The Chinese government also made modest strides on financial sector reform, such as lifting geographical limits for online insurance sales, removing requirements on banks’ loan-to-deposit ratio, and improving the funding process for public-private partnership (PPP) projects. Other new policies released during this tracking period aimed to standardize development of industries such as electric vehicles and cloud computing, and to harmonize China’s standards with international standards at large. Although the implementation of these policies and additional supporting measures will determine their true impact, they represent a positive step in China’s overall reform effort.
However, there have been a number of developments that have ultimately offset the positive momentum of reforms. Developments in the information and communications technology (ICT) sector particularly raise concerns about the use of national security for protectionist purposes. Specifically, several policies released during this tracking period called for use of “secure and controllable” or “secure and reliable” technology in the medical device, insurance, and ICT industries—policies that can discourage foreign companies from participating in the market.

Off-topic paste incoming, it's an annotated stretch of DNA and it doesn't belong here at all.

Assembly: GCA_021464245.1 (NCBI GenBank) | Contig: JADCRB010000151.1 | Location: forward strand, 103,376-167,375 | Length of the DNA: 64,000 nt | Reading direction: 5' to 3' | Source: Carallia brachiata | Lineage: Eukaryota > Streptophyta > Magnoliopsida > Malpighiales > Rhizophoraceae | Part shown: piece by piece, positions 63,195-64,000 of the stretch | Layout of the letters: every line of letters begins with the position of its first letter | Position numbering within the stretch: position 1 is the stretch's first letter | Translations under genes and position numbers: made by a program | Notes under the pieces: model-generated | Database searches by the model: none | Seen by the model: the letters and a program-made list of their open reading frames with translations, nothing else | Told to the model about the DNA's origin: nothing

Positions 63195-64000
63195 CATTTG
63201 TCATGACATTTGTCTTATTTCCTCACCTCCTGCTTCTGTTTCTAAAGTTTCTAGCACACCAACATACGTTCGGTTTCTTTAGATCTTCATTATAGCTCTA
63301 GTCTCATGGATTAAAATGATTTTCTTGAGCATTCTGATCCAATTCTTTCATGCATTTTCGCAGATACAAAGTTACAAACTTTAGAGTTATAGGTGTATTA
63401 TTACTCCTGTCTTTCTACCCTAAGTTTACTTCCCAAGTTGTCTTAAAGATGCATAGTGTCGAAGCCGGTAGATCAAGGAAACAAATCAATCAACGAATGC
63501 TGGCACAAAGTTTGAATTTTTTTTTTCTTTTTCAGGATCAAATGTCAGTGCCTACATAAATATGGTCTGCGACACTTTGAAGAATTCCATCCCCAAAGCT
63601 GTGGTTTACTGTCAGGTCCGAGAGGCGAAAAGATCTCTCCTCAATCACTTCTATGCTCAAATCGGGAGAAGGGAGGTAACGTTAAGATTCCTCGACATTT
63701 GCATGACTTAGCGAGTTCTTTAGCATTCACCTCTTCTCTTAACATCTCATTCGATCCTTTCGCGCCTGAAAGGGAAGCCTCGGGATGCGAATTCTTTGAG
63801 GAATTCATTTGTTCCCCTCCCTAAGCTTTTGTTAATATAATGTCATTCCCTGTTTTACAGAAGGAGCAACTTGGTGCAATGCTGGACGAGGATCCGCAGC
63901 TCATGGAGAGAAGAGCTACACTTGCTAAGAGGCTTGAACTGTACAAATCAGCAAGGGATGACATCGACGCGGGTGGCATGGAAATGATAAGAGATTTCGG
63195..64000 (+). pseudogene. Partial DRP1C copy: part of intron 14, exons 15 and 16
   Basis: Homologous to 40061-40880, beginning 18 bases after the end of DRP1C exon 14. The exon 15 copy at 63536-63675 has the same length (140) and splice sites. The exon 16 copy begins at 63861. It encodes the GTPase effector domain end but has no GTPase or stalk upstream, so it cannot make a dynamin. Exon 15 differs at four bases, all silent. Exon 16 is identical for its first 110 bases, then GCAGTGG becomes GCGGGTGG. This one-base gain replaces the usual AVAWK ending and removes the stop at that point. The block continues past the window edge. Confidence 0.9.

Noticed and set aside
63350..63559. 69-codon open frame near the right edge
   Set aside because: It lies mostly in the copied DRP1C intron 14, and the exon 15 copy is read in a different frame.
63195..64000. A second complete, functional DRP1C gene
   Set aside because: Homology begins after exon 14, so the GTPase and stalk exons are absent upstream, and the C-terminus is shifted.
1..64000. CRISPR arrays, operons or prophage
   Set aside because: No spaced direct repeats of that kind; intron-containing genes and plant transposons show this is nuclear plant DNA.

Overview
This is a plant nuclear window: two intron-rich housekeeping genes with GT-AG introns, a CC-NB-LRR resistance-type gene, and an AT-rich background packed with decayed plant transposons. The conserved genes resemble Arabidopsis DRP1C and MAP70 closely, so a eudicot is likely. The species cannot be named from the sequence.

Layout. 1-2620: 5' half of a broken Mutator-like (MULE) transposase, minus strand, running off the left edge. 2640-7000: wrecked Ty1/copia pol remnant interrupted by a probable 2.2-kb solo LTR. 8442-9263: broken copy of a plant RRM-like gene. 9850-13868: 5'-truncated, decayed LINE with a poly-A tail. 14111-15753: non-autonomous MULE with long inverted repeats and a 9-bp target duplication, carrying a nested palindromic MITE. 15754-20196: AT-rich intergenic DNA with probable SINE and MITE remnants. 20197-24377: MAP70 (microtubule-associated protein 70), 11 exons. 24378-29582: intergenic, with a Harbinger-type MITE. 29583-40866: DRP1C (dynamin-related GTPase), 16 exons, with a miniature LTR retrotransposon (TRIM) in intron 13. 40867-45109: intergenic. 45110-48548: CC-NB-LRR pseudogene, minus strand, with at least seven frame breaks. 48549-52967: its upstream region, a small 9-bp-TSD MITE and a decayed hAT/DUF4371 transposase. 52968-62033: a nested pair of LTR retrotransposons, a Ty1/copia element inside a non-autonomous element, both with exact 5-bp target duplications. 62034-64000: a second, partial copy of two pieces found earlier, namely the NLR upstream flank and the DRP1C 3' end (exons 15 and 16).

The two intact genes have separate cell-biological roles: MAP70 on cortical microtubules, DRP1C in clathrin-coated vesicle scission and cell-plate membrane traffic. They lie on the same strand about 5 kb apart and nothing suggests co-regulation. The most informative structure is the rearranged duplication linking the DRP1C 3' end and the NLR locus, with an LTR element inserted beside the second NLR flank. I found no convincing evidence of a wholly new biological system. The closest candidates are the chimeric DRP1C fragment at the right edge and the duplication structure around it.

Still more recent developments call into question whether China’s reform efforts will create a level playing field for both foreign and domestic firms. For example, a “key technology roadmap” released to complement the Made in China 2025 plan includes localization targets for domestic production in industries, including new energy vehicles, integrated circuits, and other areas of advanced manufacturing. The release of local plans, such as the Beijing Implementation Plan for Made in China 2025, encourages innovation and efficiency in China’s manufacturing sector with specific development targets for Beijing. It remains unclear whether the preferential policies laid out in the nationwide plan will be extended to foreign companies, or how government-backed support systems will impact fair competition with local Chinese producers.